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Professional Development to Support New Teachers' Use of Effective Classroom Management Techniques

Year: 2013
Name of Institution:
University of Virginia
Goal: Efficacy and Replication
Principal Investigator:
Tolan, Patrick
Award Amount: $3,499,721
Award Period: 4 years (6/1/13-5/31/17)
Award Number: R305A130107

Description:

Purpose: Teacher classroom management plays a critical role in academic success for students. The purpose of this efficacy study is to test whether the combination of two established and efficacious teacher training programs—the Good Behavior Game (GBG) and My Teaching Partner (MTP)—will improve new teachers' classroom management practices, leading to improved behavior, motivation, and academic achievement for their students. Combined, the two teacher training programs address three important elements of classroom management: (1) the quality of student-teacher interactions; (2) classroom organization and rules and norms to promote learning; and (3) a group contingency approach to behavior management that promotes on-task behavior. This study focuses on training new teachers, a group that typically has not received direct training in classroom management, often resulting in frustration and increased likelihood of dropping out of the teaching profession.

Project Activities: Researchers will test the impact of the combined GBG and MTP training on teacher practice and student achievement and behavior with new teachers hired to begin teaching in the upcoming academic school year. These teachers are randomly assigned to treatment (the GBG + MTP training) or a business-as-usual control condition. Impacts are assessed in the training year on teachers' practices, motivation and efficacy and on students' academic achievement, engagement in school, interest in achievement, and disruptive/off task behavior. Assessments of teachers and their new students also occur in the year following the training year. The researchers will also examine whether teacher practices mediate potential effects of the combined training on student achievement and behavior, as well as potential moderators of effects such as training fidelity, teacher implementation fidelity, and school and teacher characteristics.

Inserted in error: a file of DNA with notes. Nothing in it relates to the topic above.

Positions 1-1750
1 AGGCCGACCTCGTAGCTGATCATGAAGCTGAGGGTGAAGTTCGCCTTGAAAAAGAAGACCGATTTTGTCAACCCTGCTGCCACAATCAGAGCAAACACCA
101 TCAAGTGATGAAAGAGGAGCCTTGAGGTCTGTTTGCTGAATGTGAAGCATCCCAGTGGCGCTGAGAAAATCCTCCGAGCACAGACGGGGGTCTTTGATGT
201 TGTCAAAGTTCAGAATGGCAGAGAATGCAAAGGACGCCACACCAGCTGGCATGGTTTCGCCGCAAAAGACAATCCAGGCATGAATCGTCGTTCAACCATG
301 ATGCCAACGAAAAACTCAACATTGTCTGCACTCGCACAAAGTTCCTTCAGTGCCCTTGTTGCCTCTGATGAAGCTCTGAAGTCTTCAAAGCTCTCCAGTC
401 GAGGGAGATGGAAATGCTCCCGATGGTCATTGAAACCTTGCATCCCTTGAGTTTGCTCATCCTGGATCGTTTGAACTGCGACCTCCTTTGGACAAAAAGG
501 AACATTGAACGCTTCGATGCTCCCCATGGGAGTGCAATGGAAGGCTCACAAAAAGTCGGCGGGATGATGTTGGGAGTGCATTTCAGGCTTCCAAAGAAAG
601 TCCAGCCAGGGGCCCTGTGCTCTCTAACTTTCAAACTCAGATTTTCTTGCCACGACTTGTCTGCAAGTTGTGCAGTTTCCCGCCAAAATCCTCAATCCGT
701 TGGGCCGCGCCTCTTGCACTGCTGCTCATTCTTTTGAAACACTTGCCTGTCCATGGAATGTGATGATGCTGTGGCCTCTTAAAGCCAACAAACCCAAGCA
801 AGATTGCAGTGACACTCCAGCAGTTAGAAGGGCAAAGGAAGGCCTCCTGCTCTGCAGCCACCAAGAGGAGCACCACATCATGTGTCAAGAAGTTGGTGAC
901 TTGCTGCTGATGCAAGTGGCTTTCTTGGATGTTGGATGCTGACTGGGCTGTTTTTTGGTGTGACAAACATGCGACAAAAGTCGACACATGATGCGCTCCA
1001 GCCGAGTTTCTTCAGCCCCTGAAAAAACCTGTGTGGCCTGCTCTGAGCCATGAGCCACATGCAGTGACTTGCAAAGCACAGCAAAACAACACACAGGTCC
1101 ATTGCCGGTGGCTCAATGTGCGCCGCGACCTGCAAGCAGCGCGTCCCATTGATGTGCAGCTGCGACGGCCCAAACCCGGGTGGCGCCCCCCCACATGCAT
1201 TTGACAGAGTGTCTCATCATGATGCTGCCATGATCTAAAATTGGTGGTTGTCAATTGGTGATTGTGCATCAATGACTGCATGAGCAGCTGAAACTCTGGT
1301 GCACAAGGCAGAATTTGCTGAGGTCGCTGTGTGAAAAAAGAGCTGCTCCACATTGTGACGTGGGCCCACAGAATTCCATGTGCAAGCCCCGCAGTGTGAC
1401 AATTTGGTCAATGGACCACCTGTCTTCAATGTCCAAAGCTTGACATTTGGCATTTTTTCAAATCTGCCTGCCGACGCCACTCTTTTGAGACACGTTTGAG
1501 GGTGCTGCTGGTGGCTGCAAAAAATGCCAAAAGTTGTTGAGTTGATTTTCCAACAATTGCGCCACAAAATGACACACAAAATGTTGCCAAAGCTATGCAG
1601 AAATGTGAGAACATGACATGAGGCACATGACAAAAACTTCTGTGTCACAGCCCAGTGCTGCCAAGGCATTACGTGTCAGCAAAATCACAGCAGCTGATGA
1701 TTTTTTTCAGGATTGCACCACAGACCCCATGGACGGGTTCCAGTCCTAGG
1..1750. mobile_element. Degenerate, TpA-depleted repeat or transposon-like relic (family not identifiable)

Products: The products of this project will be evidence of the efficacy of the combination of two teacher training programs, the Good Behavior Game and My Teaching Partner, for improving new teachers' classroom management practices and consequently their students' behavior and academic achievement. Peer-reviewed publications will also be produced.